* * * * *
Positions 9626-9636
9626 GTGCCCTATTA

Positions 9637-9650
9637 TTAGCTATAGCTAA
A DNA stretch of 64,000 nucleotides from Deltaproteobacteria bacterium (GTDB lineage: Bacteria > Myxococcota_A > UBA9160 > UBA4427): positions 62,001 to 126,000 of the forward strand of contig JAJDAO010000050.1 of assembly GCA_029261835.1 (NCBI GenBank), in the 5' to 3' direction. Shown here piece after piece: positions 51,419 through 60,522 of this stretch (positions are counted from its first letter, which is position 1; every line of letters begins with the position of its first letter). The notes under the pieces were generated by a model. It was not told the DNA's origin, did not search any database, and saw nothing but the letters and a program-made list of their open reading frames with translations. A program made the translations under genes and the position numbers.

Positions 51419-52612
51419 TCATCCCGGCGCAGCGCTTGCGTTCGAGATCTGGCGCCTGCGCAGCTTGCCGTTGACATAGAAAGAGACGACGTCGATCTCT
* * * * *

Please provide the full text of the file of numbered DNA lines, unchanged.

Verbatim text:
Positions 9626-9636
9626 GTGCCCTATTA

Positions 9637-9650
9637 TTAGCTATAGCTAA
A DNA stretch of 64,000 nucleotides from Deltaproteobacteria bacterium (GTDB lineage: Bacteria > Myxococcota_A > UBA9160 > UBA4427): positions 62,001 to 126,000 of the forward strand of contig JAJDAO010000050.1 of assembly GCA_029261835.1 (NCBI GenBank), in the 5' to 3' direction. Shown here piece after piece: positions 51,419 through 60,522 of this stretch (positions are counted from its first letter, which is position 1; every line of letters begins with the position of its first letter). The notes under the pieces were generated by a model. It was not told the DNA's origin, did not search any database, and saw nothing but the letters and a program-made list of their open reading frames with translations. A program made the translations under genes and the position numbers.

Positions 51419-52612
51419 TCATCCCGGCGCAGCGCTTGCGTTCGAGATCTGGCGCCTGCGCAGCTTGCCGTTGACATAGAAAGAGACGACGTCGATCTCT